This Magazine Staff
I went to bed last night intending to post a mock-ha-ha piece asking if anyone had seen the Government of Canada. Didn’t we just elect a new Parliament? Who is in charge in Ottawa anyway? Since no one party has a majority of the seats, it is actually an open question, until the Commons gets back to business sometime in October.
In the meantime, our Justice Minister has announced that the Liberals are changing the way Supreme Court judges are appointed. Except they aren’t.
Constitutionally, the appointment of SC judges is the sole responsibility of the Prime Minister (well, of the Crown, actually, on the advice of the PM). The Conservatives want the House of Commons to be able to question potential appointees, like Congress does in the US. The Liberals want to avoid a “US-style” inquisition/media circus which would “politicize” the Court. Potential judges want no part of any public examination of their political leanings or private lives.
Under the compromise arrived at, a panel of MPs will get to question the Justice Minister about the judges the Prime Minister has decided to appoint, and then file a report. Question for the class: Does this fulfill Paul Martin’s pledge to make the nomination process “more democratic”?
I’m finding it very hard to figure out where I stand on this whole issue. On the one hand: with the adoption of the Charter, like it or not the Court is now a major political actor in Canada, with more real power and influence than our elected MPs. Shouldn’t MPs have some oversight over the membership of the Supreme Court?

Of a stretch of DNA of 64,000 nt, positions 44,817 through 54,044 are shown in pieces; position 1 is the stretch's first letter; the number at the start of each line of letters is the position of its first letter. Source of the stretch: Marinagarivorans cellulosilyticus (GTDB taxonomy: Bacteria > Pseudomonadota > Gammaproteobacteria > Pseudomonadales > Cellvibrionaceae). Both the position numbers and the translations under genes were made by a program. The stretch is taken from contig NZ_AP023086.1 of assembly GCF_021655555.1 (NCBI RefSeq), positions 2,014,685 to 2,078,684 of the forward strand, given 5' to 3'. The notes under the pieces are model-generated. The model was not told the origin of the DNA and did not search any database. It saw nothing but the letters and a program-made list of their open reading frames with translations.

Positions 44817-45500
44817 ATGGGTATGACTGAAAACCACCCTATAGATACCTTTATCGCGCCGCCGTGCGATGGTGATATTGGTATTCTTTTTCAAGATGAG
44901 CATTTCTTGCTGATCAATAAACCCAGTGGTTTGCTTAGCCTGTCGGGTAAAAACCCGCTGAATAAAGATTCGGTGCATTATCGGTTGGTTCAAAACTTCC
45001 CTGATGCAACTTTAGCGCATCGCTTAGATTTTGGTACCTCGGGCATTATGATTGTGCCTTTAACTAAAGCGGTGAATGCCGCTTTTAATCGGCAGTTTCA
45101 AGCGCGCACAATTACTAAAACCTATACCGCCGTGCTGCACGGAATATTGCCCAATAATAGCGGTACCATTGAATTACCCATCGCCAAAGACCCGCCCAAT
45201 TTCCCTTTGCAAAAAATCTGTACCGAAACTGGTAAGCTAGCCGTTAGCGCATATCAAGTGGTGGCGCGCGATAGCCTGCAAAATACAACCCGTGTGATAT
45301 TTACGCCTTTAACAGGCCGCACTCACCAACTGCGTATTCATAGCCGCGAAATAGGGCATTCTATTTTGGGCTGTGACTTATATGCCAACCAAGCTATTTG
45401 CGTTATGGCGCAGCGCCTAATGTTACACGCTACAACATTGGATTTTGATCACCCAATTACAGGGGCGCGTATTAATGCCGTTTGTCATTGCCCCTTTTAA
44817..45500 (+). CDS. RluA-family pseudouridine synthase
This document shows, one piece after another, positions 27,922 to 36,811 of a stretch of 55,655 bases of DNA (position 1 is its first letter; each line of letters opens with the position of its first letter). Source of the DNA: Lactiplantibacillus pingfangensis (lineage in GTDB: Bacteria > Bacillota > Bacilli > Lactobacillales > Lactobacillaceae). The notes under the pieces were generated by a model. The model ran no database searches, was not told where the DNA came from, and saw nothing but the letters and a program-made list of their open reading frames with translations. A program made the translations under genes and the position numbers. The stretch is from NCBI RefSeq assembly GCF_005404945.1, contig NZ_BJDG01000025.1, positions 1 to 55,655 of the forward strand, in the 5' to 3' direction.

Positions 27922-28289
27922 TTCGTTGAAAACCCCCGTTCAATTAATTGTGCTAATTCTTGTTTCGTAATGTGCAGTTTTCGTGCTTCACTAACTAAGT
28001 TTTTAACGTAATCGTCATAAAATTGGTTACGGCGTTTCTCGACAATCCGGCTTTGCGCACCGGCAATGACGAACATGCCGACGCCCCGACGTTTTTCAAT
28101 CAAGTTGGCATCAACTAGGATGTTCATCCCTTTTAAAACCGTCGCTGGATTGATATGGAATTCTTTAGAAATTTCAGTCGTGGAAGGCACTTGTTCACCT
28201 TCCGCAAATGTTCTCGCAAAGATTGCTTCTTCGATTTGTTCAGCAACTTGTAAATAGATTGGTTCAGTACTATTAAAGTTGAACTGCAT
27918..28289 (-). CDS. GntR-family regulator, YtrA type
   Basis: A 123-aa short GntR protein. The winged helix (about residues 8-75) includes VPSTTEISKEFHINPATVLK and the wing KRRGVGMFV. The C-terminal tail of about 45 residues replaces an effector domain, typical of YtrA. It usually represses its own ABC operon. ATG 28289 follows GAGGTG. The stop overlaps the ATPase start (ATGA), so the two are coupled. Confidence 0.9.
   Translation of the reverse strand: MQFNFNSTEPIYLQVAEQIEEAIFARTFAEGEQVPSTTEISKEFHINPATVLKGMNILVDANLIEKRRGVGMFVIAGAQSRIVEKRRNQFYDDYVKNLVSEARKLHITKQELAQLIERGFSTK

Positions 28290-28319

On the other hand: Canada is not a republic, nor is it even a disguised republic. Parliament is made up of three elements — Crown, Senate, and Commons, each with its own independent source of legitimacy and power. The genius of the parliamentary system lies in the way these elements have come together in a creative tension.
What this means, though, is that Parliament is a system of government “of the people, for the people”, but not “by the people.” That is, “the people”, as represented by the Commons, do not govern; they consent to be governed by the Crown-in-Parliament.
All of which is to say that turning the appointment of SC judge over to MPs, as the Conservatives want, is not simply a matter of making the system “more democratic”. It is a step toward a complete remaking of Parliament into a more republican style of governing. That may be what we want, but we need to keep in mind the law of unintended consequences.
Canada has been well-served by Parliamentary government. Does the Prime Minister have too much power? Maybe. But if the behaviour of our MPs during the hearings into the sponsorship scandal is any indication, it is not obvious that the Commons has the talent or collective sense of public duty that a proper examination of Supreme Court nominees would require.